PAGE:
Impacts of Rate of Change in Effective Stress and Inertial Effects on Fault Slip Behavior: New Insights Into Injection-Induced Earthquakes

Zihan Sun, Derek Elsworth, Guanglei Cui, Yingchun Li, Aiyu Zhu, Tianyu Chen

Research output: Contribution to journalArticlepeer-review

1 Scopus citations

Abstract

Understanding the physical mechanisms which link fluid injection with triggered earthquakes is critical in minimizing hazard in subsurface fluid-injection operations. Currently, injection-induced changes in effective stress on faults are considered as the main criterion in triggering seismic fault slip. However, rate of change in effective stress, together with inertial effects, are also be implicated in this criterion. We present a modified critical stiffness criterion to investigate the relative likelihood of triggering earthquakes during injection for different injection rate schedules (constant-vs-cycled-vs-increasing). A stability analysis of fault stress is used to define a critical stiffness as a function of magnitudes and rate of change in effective stresses. The relative potential for triggering earthquakes due to fluid injection is investigated using a coupled fluid-flow-deformation model. Polarities of change in critical stiffness are employed as an index to define the tendency for a transition from aseismic to seismic reactivation. During constant rate injection and self-equilibration stages, the absolute magnitude of effective stress controls the transition. Conversely, the rate of change in effective stress dominates this transition when injection suddenly starts or stops, and inertial effects suppress the transformation to seismic slip. Cycling injection rates into a given fault is the most stable, followed by constant injection, with linear injection the least stable for the same total volume injected. High permeability reservoirs and strike-slip faulting regimes reduce the potential of inducing seismicity. This work provides both new insights into assessing the seismic risks associated with injection and guidance for mitigation.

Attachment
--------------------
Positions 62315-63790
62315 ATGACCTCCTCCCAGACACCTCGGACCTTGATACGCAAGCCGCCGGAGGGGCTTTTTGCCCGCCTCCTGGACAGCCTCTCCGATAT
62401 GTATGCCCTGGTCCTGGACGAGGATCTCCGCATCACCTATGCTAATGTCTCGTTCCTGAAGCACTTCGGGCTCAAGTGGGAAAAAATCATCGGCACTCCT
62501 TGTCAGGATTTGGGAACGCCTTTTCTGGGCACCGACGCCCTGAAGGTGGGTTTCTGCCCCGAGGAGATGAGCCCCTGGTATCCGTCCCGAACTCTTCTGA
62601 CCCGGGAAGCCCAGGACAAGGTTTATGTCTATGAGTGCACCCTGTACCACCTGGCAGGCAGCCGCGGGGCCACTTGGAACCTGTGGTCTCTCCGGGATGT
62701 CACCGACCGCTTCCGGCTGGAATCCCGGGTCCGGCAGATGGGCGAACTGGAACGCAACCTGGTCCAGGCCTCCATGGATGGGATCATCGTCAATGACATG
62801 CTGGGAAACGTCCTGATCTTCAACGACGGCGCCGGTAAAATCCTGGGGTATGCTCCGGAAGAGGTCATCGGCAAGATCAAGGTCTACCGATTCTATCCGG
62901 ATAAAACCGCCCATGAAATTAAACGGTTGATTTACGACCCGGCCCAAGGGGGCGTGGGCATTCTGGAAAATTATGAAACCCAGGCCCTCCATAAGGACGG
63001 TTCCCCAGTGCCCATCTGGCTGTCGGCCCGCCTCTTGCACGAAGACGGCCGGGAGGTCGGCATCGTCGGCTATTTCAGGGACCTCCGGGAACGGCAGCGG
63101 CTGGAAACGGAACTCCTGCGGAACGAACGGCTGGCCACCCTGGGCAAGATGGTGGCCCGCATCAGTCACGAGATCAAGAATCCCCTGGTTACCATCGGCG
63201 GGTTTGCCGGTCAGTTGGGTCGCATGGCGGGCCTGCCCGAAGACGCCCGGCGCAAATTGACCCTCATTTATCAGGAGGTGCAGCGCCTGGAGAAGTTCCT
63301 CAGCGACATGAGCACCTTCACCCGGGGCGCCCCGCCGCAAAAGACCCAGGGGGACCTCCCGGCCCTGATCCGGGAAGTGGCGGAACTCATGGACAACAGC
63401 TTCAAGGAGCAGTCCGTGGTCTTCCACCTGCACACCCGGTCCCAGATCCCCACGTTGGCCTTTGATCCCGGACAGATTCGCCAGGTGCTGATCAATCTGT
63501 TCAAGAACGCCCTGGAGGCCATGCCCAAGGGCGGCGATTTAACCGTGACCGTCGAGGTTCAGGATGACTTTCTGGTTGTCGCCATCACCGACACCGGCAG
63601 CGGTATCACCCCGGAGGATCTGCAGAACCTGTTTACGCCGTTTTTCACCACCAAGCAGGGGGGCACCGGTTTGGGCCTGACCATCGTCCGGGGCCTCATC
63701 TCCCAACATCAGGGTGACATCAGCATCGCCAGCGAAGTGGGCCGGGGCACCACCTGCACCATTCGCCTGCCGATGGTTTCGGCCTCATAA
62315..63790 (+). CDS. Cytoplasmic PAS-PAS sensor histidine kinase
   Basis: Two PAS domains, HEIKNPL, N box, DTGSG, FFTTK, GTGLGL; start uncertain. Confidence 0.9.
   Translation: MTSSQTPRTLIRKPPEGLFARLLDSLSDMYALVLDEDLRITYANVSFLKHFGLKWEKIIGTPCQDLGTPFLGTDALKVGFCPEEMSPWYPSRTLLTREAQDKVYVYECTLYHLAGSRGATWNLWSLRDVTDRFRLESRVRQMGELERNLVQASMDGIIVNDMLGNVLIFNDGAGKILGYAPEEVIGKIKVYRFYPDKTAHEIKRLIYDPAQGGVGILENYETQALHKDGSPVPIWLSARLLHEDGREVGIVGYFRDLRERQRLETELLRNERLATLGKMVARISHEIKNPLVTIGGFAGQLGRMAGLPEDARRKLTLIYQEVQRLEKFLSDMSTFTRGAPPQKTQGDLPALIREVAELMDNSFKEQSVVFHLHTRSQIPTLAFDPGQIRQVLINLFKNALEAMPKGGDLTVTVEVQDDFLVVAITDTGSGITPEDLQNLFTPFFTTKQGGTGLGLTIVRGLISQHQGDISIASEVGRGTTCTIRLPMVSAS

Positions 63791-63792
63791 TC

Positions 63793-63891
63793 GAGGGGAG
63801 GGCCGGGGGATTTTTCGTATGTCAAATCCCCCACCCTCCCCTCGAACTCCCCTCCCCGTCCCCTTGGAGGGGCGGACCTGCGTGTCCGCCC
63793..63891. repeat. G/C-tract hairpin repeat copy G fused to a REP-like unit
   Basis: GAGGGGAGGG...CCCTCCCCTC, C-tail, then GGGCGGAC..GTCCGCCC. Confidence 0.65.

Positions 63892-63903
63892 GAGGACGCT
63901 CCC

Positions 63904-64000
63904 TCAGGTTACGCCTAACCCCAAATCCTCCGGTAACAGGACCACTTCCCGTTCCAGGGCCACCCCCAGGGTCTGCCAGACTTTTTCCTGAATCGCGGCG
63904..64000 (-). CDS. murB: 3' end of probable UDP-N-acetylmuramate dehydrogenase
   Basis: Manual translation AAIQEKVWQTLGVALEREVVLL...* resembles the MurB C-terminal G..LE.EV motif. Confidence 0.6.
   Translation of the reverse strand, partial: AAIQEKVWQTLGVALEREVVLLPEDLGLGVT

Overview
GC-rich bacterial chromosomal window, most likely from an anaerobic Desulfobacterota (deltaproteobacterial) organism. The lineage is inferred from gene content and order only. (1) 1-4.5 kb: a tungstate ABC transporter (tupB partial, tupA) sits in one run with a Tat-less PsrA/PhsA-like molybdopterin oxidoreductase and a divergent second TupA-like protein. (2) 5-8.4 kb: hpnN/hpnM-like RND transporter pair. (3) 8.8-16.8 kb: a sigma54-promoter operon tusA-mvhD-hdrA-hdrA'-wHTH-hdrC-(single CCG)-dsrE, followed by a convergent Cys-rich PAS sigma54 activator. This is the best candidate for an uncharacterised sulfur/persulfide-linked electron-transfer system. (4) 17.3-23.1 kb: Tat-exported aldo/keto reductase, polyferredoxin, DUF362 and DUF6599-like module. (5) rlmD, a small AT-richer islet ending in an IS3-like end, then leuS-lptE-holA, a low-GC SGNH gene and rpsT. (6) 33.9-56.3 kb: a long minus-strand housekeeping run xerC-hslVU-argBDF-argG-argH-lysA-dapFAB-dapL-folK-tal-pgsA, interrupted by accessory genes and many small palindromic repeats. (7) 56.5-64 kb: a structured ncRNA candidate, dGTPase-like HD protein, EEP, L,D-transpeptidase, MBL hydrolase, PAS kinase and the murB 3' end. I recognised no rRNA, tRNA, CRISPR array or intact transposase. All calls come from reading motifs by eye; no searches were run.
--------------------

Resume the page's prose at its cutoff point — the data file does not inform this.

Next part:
Original languageEnglish (US)
Article numbere2023JB027126
JournalJournal of Geophysical Research: Solid Earth
Volume129
Issue number2
DOIs
StatePublished - Feb 2024

All Science Journal Classification (ASJC) codes

  • Geophysics
  • Geochemistry and Petrology
  • Space and Planetary Science
  • Earth and Planetary Sciences (miscellaneous)

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